Review: Remotify Makes Ableton Control Surfaces Scripts A Snap

Remotify is a platform to challenge the unknown void of scripting in Ableton and bring custom control surfaces to the masses. To many, Ableton scripting is a dark world full of confusion and endless frustration. In this complex world, it seems like only the truly worthy are able to unlock the mysteries coded in Python. Why can’t every controller Automap like an APC40 or a Push 2? The reason for all this heartache boils down to one thing: there’s no UI available for Ableton scripting.

Product Reviewed: Remotify
Price: Free version with basic functionality, Pro (with extended functionality) is $57 (one time purchase), 1-month subscription at $9
Platform: Web-based

THE GOOD

  • Free tier for basic functionality; Pro version for your wildest scripting dreams come true
  • MIDI Learn support (with Chrome)
  • Shift + Modes available to create virtual banks (Pro only)
  • Easy troubleshooting messages + comprehensive documentation
  • One-to-one support with great response times

THE BAD

  • No easy way to change feedback color for RGB devices
  • Could use a script wizard with common scenarios (similar to how XtremeMapping does for Traktor)
  • Missing copy/duplicate commands to replicate similar parameters
  • Commands sorted randomly in the main list – you’ll have to hunt to find the command just added

THE BOTTOM LINE

If you’re new to scripting in Ableton, this tool is a must. It will not only save you a massive headache, but also allows you to learn how it works as you go since Remotify also gives you an uncompiled “.py” version of the files so you can have a look at the code. This app will make basic mapping tasks a breeze.

For the more experienced user, the app can help tame complicated scenarios and perhaps provide the inspiration needed to finish that ambitious project you’ve been continually putting off until you really “get it”.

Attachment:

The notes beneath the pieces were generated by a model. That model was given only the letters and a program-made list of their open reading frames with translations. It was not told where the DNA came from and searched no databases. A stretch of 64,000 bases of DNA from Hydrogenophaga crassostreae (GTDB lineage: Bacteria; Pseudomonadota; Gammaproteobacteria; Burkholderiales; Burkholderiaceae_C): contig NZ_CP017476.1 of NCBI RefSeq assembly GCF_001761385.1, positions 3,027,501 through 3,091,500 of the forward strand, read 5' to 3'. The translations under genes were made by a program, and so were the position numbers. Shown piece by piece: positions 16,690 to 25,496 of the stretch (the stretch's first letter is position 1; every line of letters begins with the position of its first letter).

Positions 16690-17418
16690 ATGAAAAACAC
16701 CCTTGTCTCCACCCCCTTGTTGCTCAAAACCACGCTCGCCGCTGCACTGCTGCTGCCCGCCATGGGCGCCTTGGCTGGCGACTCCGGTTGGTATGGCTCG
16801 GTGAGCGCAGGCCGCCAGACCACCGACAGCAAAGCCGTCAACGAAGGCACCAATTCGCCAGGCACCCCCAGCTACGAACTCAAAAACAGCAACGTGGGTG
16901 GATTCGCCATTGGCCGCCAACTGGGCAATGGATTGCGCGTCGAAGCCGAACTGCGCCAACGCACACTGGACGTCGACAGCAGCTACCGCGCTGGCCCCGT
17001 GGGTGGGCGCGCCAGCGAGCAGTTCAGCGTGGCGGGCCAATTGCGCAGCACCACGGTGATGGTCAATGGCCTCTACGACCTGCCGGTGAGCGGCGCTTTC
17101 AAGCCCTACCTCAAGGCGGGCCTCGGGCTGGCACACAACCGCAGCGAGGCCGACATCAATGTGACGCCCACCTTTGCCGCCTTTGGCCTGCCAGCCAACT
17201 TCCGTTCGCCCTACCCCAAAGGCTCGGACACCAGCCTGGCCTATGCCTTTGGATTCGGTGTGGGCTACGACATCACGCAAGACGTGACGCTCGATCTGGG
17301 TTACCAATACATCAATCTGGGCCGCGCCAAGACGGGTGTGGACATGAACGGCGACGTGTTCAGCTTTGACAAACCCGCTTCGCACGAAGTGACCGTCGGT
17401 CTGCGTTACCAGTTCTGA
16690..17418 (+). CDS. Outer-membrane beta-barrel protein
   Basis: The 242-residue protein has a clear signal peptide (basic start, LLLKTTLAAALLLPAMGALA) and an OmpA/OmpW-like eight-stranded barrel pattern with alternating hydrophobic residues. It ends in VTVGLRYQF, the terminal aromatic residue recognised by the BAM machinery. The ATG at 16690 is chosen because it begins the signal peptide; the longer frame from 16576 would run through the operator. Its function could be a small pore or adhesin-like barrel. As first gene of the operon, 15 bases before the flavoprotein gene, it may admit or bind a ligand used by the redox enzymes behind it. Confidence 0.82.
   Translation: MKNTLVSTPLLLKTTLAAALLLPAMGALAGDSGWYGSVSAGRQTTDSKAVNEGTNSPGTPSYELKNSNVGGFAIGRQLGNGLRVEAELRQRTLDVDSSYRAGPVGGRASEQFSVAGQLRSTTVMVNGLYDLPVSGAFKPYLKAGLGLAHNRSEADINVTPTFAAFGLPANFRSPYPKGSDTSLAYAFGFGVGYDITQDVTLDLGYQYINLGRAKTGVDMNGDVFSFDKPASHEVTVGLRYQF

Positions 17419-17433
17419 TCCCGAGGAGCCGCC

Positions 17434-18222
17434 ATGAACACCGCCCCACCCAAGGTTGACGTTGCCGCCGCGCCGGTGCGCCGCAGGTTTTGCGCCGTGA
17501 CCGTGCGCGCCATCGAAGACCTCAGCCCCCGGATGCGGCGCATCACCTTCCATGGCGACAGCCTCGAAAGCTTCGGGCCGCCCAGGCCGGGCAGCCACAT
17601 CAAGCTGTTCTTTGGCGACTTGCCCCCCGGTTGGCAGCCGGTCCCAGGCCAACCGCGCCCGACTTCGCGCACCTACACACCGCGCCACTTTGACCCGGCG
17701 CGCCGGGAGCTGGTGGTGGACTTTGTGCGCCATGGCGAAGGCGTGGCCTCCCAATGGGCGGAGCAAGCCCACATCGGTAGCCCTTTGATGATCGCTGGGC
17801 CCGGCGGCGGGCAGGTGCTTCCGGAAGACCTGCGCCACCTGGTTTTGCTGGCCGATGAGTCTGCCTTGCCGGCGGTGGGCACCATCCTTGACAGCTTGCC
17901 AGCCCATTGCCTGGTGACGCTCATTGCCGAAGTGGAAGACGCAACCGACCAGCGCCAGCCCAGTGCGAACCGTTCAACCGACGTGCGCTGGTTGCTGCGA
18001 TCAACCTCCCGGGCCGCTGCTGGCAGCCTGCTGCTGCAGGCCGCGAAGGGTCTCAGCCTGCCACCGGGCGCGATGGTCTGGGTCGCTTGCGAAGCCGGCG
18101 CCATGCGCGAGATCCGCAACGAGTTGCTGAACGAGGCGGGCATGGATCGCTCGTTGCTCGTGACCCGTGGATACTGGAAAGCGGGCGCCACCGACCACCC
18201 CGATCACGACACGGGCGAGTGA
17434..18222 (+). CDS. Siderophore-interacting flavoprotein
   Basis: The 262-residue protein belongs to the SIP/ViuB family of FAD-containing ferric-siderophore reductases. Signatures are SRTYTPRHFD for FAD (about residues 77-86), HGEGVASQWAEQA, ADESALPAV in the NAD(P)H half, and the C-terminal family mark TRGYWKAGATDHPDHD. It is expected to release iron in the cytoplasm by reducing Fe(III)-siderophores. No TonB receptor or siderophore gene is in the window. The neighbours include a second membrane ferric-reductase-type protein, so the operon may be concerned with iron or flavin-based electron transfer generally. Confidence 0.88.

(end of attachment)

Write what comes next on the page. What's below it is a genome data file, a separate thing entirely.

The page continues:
Session Box: A Quick Example Of Remotify’s Power

Remotify Screenshot

People who want basic mixing controls can get away with manually mapping them inside Ableton’s own UI. But if you want something more versatile – such as having those follow the selected track in larger projects or Ableton’s famous Session Box to easily control clip launching – then this platform is the tool you need.

If you want to create your very own Session Box script you’ll assign just a few lines.

  1. Once you click on “Add a New Mapping” and select “Session Box” you can assign how big you want it to be.
  2. Click on each of the boxes, filling in the CC/Note number manually or using the MIDI Learn tool (Chrome). Assign a name to it and save it
  3. Click on “Add A New Mapping” again and select the Session Navigation element making sure the “Direction” field matches where you’d like the box to move when the button is pressed. Repeat this step for all 4 directions.
  4. Give your script a name and hit the download button.
  5. That’s it! You just need to follow these easy steps to import it into Ableton.

As you can see the process is fairly straightforward and regardless of having mapping experience on other software or not you should be right at home with it in no time. We are quite exited for it’s future and hope it continues going strong as it has so far to keep the mysterious door of scripting open to anyone.

Have you done advanced controller mappings in Ableton before? Check out Remotify and let us know your thoughts in the comments below. 

About the Author

matias

  • Who? Matias
  • Years experience: DJing since 2005 and producing since 2008